Software developers are in high demand pretty much anywhere in the world. And as a software developer, you probably know this. You also know that some places are better than others and Germany is one of the great ones.

One out of every ten jobs in Germany is aimed at software developers and, according to data from the Federal Employment Agency, it takes an average of 167 days to find a suitable candidate for these vacancies. So, whether you’re more experienced in Java or C/C++, there will be tons of companies looking for someone with your skillset.

The German job market for software developers isn’t just abundant. It also comes with some nice perks like a decent work-life balance, reasonable working hours, and above-average holidays.

In terms of salary, your average software developer working in Germany will earn about €50,000 per year, but it varies depending on the area of expertise, experience, and education. Also, different companies offer different bonus plans and other benefits.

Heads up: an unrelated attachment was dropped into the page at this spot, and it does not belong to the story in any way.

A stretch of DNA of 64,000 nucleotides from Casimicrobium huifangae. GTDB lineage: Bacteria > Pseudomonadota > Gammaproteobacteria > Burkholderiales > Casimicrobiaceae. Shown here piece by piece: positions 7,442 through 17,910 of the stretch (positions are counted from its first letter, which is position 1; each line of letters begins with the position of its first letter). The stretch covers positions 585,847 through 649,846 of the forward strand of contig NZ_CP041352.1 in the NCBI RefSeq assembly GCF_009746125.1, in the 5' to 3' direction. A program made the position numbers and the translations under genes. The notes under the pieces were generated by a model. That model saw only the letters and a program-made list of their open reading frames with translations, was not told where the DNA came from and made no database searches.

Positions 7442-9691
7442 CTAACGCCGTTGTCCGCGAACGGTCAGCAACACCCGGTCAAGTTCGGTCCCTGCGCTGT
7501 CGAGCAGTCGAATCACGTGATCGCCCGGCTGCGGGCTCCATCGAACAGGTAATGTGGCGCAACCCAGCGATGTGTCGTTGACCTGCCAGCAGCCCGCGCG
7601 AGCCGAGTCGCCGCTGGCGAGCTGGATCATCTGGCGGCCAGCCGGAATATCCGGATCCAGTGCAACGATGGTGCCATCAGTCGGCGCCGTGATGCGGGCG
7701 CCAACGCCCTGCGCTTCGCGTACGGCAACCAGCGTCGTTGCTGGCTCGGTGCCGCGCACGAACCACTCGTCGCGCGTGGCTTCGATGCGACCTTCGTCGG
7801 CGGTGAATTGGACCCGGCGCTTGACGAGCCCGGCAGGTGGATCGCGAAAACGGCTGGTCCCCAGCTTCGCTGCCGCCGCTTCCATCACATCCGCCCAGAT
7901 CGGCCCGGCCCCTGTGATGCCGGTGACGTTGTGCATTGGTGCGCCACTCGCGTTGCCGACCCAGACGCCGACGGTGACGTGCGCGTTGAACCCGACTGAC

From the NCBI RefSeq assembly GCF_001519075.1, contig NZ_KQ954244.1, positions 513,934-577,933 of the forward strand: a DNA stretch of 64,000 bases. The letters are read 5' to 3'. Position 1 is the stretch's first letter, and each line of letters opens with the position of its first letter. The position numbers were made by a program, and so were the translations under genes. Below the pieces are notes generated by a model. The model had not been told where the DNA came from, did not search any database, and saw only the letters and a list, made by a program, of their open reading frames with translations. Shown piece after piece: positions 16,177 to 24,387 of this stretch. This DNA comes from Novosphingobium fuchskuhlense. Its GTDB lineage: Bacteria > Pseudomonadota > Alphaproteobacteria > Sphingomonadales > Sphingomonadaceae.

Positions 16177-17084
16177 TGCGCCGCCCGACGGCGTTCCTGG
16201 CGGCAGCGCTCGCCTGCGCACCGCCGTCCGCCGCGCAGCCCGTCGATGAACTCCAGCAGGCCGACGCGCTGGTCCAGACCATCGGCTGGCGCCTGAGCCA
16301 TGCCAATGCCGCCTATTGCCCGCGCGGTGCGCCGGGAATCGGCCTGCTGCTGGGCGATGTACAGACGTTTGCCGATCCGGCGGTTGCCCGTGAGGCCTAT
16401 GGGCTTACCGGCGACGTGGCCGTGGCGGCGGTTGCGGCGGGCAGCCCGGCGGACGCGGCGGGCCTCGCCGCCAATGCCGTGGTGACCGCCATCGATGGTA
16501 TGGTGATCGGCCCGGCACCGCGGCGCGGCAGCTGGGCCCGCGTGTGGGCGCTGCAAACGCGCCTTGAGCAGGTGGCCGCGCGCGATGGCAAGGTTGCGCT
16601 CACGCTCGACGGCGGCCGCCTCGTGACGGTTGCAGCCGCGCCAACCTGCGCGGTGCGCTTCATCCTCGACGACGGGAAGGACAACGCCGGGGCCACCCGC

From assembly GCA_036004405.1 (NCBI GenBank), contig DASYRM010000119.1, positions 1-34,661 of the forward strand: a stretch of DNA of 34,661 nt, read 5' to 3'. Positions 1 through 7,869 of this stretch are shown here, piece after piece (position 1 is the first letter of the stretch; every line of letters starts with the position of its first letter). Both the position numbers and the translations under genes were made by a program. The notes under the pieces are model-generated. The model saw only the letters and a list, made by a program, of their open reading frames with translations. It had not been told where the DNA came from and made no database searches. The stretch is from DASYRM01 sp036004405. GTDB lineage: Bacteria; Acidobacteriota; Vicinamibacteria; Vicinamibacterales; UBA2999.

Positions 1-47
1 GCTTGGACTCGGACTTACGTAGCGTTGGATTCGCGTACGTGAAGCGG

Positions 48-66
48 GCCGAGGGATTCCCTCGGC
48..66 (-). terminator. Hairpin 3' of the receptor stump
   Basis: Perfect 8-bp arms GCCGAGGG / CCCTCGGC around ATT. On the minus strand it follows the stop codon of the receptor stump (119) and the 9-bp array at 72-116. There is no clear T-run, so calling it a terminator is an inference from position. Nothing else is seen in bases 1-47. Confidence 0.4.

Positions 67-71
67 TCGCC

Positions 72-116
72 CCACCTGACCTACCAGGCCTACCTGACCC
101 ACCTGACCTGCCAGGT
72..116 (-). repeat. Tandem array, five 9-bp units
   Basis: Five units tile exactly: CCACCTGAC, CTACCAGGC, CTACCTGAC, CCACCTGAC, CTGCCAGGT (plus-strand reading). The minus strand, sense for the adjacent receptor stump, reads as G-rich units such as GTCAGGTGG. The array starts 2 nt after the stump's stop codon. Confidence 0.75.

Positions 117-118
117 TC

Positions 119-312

Judging by the average salary, the best industries for IT professionals are consumer goods – where you can expect an annual income of €71,400, banking with €71,000, the automotive industry with €69,400, pharmaceuticals with €67,900, finance services also with €67,900 and the metal industry with €67,500.

Your income level will also vary according to what city you work in. Berlin is a hotspot for startups, so if you want to really make an impact and build a codebase for an up-and-coming company while expanding your skillset, that’s the place for you. In Munich, you’ll find some of the largest German corporations like Allianz and BMW as well as international corporations like Google, Microsoft, and IBM. Stuttgart also offers excellent career opportunities since it’s home to Porsche and Daimler.